Yuch ! Yuck Yuck! This puzzle of Mr. Olschwang is just not fair for us puzzle solvers. Who ever heard of Beldame, some unknown Deejay, netsuke, doable,a fuedal lord called "mesne" or some thing called "area meas". It is not fair and I protest. The clues were such that you had to second and third guess the meaning. Mr Olschwang shame on you!!! Making us work and think is why we work the puzzle , but none of us have second sight. "acned" for blemissh !! What is that???

abogato in Alabama

Dick said...

Good morning CC, DFs and Dfettes...a difficult puzzle today. It took me most of the morning to complete as I had to walk away several times before completing. There were sever trips to Mr G to get all of the fills.

I made several mistakes like roil in lieu stir for 86A and etna in lieu of enna for 58A. However we had this clue recently and I remembered in time to correct that before it caused much trouble. The really toublesome mistake was inserting sneaksin for stealsin for 61A. wow did this screw up that section for awhile.

Overall I liked the c/w even if it did take a long while to complete.

CC I had no problem with the apron clue as "apron strings" is an expression that I have heard and used my whole life. Also, I agree with your comment that "Left to right symmetrical grid is very very rare" I cannot believe that I have not seen it in the past 50 years of doing puzzles. Oh well sometimes I cannot remember yesterday.

Hope you all have a great week end and go Penn State and sorry Pitt.

Anonymous said...

After incidentally getting 35 down, beldame, I looked it up in the dictionary. Without the second "e" it means nag or crone. With the second "e" it means grandmother. My dictionary is an old edition. Maybe the usage and spelling is more casual now.

DoesItinInk said...

This was not a gimme puzzle, but I completed it more quickly that I would have guessed and with only one incorrect square! I had heard of Casey KASEM but was not certain of how he spelled his last name…C or K. I guessed C, hence my one error.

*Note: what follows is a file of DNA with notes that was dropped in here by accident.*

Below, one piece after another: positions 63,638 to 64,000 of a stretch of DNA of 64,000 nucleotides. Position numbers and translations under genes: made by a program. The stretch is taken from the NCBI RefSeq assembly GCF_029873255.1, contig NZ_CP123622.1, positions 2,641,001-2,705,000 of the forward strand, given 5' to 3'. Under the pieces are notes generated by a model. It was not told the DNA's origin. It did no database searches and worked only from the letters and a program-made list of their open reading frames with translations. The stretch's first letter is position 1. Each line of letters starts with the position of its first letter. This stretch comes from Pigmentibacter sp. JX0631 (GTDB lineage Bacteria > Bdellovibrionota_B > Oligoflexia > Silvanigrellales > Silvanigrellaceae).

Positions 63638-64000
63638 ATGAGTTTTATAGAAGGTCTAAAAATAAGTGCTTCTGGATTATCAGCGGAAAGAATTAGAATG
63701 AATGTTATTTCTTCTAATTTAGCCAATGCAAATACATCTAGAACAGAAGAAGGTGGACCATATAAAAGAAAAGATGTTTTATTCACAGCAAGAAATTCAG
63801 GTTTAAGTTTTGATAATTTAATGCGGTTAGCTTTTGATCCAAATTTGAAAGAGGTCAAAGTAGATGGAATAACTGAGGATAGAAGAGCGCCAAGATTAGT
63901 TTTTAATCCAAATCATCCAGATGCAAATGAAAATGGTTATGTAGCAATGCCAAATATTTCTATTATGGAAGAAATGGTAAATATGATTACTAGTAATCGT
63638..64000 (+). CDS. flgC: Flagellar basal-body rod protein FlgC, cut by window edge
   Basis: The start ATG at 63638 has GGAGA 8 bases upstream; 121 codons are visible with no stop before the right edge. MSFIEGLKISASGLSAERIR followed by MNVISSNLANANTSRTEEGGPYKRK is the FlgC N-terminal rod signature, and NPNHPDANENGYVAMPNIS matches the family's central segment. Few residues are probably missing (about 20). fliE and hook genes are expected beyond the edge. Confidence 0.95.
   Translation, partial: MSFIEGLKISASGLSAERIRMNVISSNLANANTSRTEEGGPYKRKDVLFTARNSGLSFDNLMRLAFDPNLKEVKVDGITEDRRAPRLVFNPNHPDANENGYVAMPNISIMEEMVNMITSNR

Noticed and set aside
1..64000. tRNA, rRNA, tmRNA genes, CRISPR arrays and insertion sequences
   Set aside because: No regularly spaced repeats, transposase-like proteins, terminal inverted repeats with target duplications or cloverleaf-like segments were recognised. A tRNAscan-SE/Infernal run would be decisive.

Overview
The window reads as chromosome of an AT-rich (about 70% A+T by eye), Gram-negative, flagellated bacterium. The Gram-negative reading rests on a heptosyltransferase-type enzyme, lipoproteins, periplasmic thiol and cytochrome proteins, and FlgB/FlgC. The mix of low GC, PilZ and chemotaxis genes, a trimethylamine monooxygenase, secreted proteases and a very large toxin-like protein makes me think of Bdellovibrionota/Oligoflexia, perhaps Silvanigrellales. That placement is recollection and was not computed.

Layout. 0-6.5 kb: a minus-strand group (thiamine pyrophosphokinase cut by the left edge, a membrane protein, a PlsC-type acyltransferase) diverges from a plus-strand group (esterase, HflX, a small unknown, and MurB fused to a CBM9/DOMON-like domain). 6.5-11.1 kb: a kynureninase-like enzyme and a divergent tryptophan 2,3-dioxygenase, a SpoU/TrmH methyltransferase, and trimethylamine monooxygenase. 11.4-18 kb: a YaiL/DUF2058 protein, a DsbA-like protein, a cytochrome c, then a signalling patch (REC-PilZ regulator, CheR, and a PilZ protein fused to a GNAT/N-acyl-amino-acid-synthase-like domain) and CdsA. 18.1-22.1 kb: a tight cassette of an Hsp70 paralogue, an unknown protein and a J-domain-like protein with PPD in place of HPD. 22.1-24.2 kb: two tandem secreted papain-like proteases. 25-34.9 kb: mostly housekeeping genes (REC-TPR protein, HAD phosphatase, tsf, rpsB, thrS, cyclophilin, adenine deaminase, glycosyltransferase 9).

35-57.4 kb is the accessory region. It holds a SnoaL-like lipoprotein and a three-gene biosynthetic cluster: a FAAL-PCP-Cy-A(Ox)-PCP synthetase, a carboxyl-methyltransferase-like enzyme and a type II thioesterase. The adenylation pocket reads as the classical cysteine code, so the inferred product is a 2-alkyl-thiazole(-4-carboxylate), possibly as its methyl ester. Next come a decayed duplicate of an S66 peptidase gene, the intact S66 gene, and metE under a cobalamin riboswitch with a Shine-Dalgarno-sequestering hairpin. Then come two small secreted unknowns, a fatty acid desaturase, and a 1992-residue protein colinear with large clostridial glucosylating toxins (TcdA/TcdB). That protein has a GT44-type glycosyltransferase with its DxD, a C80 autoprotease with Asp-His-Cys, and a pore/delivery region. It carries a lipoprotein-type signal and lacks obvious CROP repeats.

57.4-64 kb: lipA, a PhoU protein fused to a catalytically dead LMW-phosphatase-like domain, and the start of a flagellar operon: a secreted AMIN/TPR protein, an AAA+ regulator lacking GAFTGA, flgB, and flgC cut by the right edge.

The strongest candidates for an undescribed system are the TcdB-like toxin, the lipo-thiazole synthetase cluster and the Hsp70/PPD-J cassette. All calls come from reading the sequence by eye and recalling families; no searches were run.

@cc: 59A is LAUNDERERS.

@cc: Your examples of NETSUKE were definitely erotic. They remind me of the Jain temples in Khajuraho, India which are covered with erotically inclined couples.

@Chris in LA: a seine is a type of net used in fishing. You cast a seine net.

@abrogato…not DOABLE, DO-ABLE. Better?

@mark in Buenos Aires: You have not given us any cryptic clues/answers for awhile. I really enjoyed them and would love to see more.

ULAN Bator. ULAN-Ude. What does ULAN mean…in Mongolian?? I am guessing it is more than just a place name or a good crossword puzzle word.

I have often seen the clue “race in The Time Machine” with the answer ELOI but do not know what it means. Can anyone explaine, please?

I did all my shopping for Thanksgiving yesterday including my Burbon Red heritage turkey, so I feel all ready. My girls will all come home on Wednesday evening, and we will all cook together on Thursday. My sister, her husband, three children and dog will be here for the gala event. They are bringing the pies. It should be a good time. I hope everyone has a chance to spend time with family this week.

kazie said...

I don't have this puzzle yet--I've been getting them the Thursday after each Sunday lately, so it helps to read the comments and test my memory after four days.

Did you find your turkey "mister"?

I thoroughly enjoyed the movie "Exodus" as a teenager (I think), but I'd already read the book and loved Paul Newman, so it was a foregone conclusion. I'd forgotten that Sal Mineo was in it. He must have played Dov, I think, the young guy who survives the Holocaust by being a forger for the Nazis.

As far as I know, you need a Bachelor's degree of some sort before you can go for an M.A.

my Websters doesn't distinguish between the different spellings for beldame--gives both meanings with the spellings as alternates. It sounds like something that may have started tongue-in-cheek to me, since bel is a form of beautiful and dame means lady.

In French, mother-in-law or stepmother is belle-mère, grand'mère is grandmother.

C.C. Burnikel said...

Do you like Zhang Zi-Yi? I love Andy Lau.

Thanks for the body SLAM. You are my knight in shining armour. How about GARONNE River? I've been waiting for you for a link.